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Born in 1912, Ava Speese (Day) traveled with her family in 1915 to homestead in Cherry County, Nebraska. Taking advantage of the Kincaid Homestead Act of 1904, the Speese family, Charles and Rosetta Meehan Speese and their nine children, were among forty African American families who made land claims throughout the county. Some of the settlers founded a small town they named DeWitty after a local black store owner.
Years later, Ava Speese wrote about her life in the Sand Hills of Nebraska, an account that would provide a rare glimpse into African Americans on the Nebraska frontier. Ava’s narrative recalled a difficult life for African Americans in north central Nebraska but she also described a resourceful and vital community. Like most homesteaders of the era, the Speeses lived in a sod home which originally consisted of one room but which grew as the family prospered. She recalled many a night watching her mother bake bread and sew their clothing by hand. Learning to be resourceful, Ava and her siblings made toothbrushes out of burnt corn cobs, and natural herbs were used to ward off colds and the flu. Ava Speese attended two one room, wood frame schools in Cherry County where she learned to value education.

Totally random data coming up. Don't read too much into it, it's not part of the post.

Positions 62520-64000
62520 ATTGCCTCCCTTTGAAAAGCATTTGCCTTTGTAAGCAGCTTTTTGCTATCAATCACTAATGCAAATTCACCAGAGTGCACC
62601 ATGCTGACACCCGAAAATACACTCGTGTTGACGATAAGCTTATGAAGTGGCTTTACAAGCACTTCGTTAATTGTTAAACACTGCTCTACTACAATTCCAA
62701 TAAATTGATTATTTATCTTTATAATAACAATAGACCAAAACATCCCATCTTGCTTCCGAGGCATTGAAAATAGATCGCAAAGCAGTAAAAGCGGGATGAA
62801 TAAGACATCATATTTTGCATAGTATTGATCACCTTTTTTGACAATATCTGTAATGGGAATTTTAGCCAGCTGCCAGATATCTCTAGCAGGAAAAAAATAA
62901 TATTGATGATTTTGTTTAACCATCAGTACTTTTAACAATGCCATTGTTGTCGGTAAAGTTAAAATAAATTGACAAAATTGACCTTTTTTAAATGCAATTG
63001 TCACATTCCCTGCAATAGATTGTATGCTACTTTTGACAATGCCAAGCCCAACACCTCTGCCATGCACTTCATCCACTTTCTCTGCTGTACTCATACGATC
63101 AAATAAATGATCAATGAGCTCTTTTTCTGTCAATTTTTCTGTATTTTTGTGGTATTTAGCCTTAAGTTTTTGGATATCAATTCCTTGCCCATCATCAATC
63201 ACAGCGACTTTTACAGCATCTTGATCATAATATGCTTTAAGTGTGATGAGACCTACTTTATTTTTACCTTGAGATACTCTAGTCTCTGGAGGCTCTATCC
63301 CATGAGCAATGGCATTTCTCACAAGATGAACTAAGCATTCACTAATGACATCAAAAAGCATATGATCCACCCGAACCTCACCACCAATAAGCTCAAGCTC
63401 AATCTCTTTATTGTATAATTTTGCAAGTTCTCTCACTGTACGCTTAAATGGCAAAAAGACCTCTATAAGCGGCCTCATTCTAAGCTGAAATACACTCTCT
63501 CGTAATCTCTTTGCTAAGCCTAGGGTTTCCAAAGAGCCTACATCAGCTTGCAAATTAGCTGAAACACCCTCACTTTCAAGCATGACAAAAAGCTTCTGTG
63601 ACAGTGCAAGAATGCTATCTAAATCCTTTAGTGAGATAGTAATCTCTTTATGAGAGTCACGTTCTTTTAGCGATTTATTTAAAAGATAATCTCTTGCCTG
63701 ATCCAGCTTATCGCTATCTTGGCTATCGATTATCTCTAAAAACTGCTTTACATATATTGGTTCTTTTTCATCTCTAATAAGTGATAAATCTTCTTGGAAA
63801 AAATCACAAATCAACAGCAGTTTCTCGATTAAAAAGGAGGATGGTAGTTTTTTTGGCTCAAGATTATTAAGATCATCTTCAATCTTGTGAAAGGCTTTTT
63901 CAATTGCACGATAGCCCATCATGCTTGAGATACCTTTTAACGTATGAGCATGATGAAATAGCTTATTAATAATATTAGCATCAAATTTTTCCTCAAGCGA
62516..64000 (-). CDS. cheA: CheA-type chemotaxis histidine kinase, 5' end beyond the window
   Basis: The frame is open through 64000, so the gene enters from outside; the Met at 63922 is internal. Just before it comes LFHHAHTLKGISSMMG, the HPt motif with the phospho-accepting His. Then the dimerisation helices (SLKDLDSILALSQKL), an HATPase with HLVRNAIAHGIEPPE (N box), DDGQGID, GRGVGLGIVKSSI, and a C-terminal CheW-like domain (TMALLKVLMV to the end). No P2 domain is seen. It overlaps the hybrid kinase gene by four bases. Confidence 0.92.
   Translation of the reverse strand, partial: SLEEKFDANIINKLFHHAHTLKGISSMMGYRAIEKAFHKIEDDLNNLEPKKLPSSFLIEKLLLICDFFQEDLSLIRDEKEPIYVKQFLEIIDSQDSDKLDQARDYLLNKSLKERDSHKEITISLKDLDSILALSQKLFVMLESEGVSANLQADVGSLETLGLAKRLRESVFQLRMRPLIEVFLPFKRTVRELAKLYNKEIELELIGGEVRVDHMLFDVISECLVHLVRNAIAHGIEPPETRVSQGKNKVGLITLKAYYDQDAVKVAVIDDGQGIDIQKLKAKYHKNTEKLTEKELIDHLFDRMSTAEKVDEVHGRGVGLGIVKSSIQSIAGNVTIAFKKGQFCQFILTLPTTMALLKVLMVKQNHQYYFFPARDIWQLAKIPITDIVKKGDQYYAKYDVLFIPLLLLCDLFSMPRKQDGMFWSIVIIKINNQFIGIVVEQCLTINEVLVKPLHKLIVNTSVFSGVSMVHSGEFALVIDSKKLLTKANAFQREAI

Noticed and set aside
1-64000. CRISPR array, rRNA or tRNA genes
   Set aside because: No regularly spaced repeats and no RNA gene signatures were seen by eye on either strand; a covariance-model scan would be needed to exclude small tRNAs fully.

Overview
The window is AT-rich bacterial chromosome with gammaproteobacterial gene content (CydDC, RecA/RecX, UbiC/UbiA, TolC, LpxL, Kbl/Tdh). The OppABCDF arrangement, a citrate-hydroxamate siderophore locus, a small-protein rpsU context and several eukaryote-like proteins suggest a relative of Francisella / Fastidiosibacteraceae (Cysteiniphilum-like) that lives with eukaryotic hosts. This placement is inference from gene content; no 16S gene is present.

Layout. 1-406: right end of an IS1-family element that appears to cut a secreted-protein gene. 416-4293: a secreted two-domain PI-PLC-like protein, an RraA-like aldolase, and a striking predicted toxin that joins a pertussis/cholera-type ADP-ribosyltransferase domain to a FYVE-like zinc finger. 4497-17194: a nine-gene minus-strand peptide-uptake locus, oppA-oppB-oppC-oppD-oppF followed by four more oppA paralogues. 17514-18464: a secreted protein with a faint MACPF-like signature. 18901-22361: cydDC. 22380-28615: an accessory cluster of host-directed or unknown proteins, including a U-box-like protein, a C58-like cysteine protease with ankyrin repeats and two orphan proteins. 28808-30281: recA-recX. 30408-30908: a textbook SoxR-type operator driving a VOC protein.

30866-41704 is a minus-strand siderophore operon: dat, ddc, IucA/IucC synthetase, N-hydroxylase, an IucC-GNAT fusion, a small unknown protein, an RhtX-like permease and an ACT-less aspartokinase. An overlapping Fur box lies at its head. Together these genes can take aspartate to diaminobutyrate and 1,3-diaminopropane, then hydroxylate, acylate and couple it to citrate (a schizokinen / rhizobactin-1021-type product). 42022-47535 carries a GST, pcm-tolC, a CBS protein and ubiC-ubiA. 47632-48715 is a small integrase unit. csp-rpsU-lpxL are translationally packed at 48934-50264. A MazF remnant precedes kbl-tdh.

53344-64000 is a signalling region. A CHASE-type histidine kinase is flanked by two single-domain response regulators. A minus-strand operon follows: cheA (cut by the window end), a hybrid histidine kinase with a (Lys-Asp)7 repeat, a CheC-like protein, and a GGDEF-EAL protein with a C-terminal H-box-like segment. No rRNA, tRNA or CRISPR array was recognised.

The Speese family raised and sold range cattle, horses and mules after they discovered the Sand Hills weren’t good for large commercial crops such as wheat. They grew their own vegetables and fruit. The social life of the community revolved around attending church and school events and the annual picnic at “Daddy Hannah’s” place on the first Sunday in August where all of the settlers gathered for food, speeches and a rodeo. Other important social events included square dances, recitations and readings by children and adults. Music was an important part of community life; everyone sang, or tried to, and the homes where there was a piano or organ were often the place of many a party.
Ava’s family officially filed their claim in 1921, six years after arriving in Cherry County. By that year, however, the family fortunes began to decline. In 1925, the Speese family left the Sand Hills for Pierre, South Dakota. Ava Speece Day passed away on November 9, 1988 in St. Paul, Minnesota.
Sod House Memories, Vol. I-IV, ed. Frances Jacob Alberts (Hastings, Neb.: Sod House Society, 1972), Vol. 3:253-267; Forrest H. Stith, Sunrises & Sunsets For Freedom, p. 26-36; http://www.nebraskahistory.org/lib-arch/research/manuscripts/family/ava-day.htm.